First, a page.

TJ Jerke, Forum News Service, Published April 08 2013
Bill takes another run at funding early childhood ed in NDBISMARCK – Despite two failed attempts, eligible school districts may still be able to receive state money to fund early childhood education programs.
House Bill 1356, sponsored by Rep. Jessica Haak, D-Jamestown, would allow the Department of Public Instruction to allocate
$2.6 million in $100,000 grants for early childhood programs, only if there is leftover money in the department’s budget after payments are made to schools.
The measure was heard in the Senate Appropriations Committee on Monday.
The bill originally was drafted to allocate $6.15 million to Head Start programs.
It is similar to House Bill 1429 and Senate Bill 2229, both of which asked for about $4.7 million to provide grants for early childhood programs. Both were stripped of their funding, but were amended to allow local school districts to use local taxes to start their own programs, which they have not been able to do.
Under the bill, districts providing early childhood education would have to maintain a full-time equivalent student-teacher ratio of 10-to-one, or 16-to-one if the teacher is assisted by a full-time classroom aide.
One of the largest arguments for proponents is that early childhood education funding is an investment for the state.
State Superintendent of Public Instruction Kirsten Baesler said early childhood programs address at-risk children early and help curb learning disabilities before students get to middle school and high school, saving the state money in the long run.
The largest argument against early childhood programs is they put young children into the school system, when they should be learning from their parents.
Communities expanding outside their existing boundaries will have to come up with a water agreement with a rural water district before receiving any state funding or moving forward with the project.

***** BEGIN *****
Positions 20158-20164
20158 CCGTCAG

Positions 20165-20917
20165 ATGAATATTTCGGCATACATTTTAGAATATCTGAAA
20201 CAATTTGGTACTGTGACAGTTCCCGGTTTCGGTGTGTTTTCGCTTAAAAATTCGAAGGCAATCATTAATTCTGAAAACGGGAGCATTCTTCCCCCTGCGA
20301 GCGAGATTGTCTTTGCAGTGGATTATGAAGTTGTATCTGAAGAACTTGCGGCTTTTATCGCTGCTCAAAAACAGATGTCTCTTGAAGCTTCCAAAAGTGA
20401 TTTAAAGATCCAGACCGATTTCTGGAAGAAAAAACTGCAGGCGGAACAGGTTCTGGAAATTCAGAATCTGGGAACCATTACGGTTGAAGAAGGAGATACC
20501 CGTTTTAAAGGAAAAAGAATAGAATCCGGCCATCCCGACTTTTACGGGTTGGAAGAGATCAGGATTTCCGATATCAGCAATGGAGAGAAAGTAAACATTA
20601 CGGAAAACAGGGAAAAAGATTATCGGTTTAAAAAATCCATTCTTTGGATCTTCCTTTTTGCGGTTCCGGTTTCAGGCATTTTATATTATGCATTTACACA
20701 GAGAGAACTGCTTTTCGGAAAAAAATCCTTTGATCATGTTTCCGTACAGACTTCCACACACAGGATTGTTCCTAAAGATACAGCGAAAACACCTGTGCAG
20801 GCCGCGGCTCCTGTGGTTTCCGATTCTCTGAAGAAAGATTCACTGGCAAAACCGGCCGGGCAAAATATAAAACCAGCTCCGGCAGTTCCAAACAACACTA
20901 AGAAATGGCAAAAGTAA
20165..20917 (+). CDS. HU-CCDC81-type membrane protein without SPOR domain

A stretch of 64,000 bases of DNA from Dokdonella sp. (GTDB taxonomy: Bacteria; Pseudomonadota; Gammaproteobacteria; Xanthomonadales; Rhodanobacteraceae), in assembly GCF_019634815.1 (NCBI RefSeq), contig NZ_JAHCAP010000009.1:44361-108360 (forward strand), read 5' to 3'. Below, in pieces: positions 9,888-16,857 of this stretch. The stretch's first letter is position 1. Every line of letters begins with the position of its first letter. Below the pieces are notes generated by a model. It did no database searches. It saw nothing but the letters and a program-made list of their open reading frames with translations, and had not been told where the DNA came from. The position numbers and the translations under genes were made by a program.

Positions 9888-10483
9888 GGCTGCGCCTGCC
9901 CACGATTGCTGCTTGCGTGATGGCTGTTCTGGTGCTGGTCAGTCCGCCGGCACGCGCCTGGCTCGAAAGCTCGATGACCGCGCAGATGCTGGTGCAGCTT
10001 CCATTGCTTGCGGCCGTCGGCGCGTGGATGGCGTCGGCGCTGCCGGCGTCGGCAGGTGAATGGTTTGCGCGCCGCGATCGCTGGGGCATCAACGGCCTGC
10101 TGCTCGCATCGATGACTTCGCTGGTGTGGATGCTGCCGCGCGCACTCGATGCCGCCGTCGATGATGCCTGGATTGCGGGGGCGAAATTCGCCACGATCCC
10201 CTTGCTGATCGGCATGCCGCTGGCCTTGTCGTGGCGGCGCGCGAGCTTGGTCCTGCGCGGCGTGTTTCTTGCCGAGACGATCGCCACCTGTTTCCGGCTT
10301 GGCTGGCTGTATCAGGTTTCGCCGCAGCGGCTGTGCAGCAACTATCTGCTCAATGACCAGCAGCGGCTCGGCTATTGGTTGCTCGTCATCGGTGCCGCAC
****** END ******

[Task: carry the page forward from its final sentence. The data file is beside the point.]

Under House Bill 1440, a city that wants to provide water services to residents outside the current city boundary will have to submit to the state Water Commission a plan for how they will provide water to the area. Once it’s filed, an agreement must be made with the rural water district.
Sponsors of the bill said there is no current mechanism under state law to help with a dispute. The law only says compensation needs to be paid to the water system if a city moves into it.
If an agreement isn’t made, the issue will be taken to a five-member mediation board, with a mediator and two representatives from both the city and the rural water district. If that is not successful, the issue is turned over to an administrative law judge.
The bill passed the House in late February and the Senate unanimously passed an amended version Monday. It will go back to the House to approve or reject the changes.
An individual that forges a signature on a petition could be guilty of a Class C felony under a bill passed Monday.
House Bill 1397, which passed the Senate 40-7, would make it a Class C felony to willfully use fake signatures on a petition, or willfully deface, destroy, or conceal any document entrusted to a petitioning committee. A Class C felony carries a maximum of five years jail time, a $5,000 fine, or both.
The measure was amended by the Senate on Monday and will be sent back to the House to approve or reject the changes.
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